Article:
Monday, January 19, 2009

You might be from San Diego if...

You might be from San Diego if:

Every street name is either in Spanish or Spanish related, and you're surprised when other areas don't have this.

You can determine the accuracy of someone's "i'm ghetto" claim by knowing their high school. For example, El Camino High School, Hoover High School, or Crawford High School

You see weather forcasts for four different climate zones in the same county, and aren't remotely surprised.

You routinely go or have gone to Pat & Oscar's solely to get breadsticks.

You've ever gone to Downtown San Diego and marveled at the homeless people mingling with the rich young urbanities.

You've gone to Mt. Helix in July and known you still need a jacket.

You've tailgated at Qualcomm Stadium, and for bonus points, also tailgated when it was Jack Murphy Stadium

You've been to the Wild Animal Park but can't remember the last time you went to the Zoo.

You've ever been on a field trip to see an Imax movie at the Reuben H. Fleet Science Center.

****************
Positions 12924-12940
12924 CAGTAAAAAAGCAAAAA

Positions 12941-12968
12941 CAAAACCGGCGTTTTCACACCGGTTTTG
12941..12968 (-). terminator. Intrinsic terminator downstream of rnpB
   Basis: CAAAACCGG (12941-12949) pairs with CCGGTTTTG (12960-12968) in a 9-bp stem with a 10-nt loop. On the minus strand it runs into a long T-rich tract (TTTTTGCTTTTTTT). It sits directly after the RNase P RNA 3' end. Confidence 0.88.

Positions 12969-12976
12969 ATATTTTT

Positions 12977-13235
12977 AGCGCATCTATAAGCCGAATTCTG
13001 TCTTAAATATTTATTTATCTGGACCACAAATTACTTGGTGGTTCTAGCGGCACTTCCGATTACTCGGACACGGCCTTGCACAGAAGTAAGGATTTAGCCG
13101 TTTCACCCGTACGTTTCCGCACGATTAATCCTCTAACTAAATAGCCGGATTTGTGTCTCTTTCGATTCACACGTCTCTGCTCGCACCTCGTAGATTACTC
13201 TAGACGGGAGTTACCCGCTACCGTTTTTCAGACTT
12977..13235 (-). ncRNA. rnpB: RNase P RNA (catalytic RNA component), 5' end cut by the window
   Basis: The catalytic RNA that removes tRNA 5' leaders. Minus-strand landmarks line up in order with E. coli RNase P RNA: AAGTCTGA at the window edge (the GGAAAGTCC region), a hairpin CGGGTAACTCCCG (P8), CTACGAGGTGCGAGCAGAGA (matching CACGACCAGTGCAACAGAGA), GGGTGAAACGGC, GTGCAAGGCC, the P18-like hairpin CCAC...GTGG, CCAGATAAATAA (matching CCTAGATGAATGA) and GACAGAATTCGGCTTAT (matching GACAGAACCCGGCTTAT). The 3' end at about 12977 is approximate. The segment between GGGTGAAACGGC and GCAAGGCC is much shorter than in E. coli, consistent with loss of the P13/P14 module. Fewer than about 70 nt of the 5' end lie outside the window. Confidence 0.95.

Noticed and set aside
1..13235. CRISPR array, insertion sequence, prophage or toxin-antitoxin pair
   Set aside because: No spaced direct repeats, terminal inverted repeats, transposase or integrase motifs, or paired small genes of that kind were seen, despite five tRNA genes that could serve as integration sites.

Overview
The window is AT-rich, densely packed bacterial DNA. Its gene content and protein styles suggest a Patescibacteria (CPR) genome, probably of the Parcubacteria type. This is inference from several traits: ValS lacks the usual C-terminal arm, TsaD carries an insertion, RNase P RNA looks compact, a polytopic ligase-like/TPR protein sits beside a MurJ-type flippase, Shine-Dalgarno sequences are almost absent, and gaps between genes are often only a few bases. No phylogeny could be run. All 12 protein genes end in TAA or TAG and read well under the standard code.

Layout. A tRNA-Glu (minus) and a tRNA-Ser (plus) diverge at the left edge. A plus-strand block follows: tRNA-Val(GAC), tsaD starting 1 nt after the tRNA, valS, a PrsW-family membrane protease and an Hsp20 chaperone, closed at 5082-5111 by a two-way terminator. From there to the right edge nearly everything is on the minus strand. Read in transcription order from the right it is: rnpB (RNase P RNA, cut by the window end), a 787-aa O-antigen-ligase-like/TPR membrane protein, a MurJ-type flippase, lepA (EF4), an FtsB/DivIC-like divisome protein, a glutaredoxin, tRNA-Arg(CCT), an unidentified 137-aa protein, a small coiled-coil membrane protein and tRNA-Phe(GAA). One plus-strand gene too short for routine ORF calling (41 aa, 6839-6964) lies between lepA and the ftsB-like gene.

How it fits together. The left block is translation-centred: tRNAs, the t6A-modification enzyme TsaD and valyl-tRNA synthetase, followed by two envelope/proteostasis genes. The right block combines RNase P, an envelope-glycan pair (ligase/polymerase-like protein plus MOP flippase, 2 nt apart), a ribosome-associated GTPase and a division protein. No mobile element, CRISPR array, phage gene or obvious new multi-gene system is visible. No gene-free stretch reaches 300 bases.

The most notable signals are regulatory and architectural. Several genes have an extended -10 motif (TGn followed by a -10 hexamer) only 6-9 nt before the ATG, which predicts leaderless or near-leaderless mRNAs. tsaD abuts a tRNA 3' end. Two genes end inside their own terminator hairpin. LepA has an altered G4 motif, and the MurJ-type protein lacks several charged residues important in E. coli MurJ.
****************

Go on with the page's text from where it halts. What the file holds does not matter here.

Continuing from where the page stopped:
You still call it the Del Mar Fair.

You say "i'm going to the track" and people know what you mean.

You understand what May-Gray and June-Gloom is.

A famous skateboarder/surfer lives in your town.

There's a North County, a South County, and an East County but no Central County.

"Mossy Nissan! Mossy Nissan! Mossy Nissan Moves You!"

You know what it means when two guys are walking in Hillcrest.

You know what it means when a girl in a short skirt is walking on El Cajon Blvd.

You've gotten stuck in the Horton Plaza parking structure traffic after a Padres game.

You know what "The Merge" is, and will plan your entire day around not being on it during rush hour(s).

You've ever been to Belmont Park and rode the Big Dipper.

(For North County) You remember the days before the all the big movie theaters opened. And when they did. First the Edwards in San Marcos, then the Regal in Oceanside, then the Krikorian in Vista, and finally the Regal in Escondido.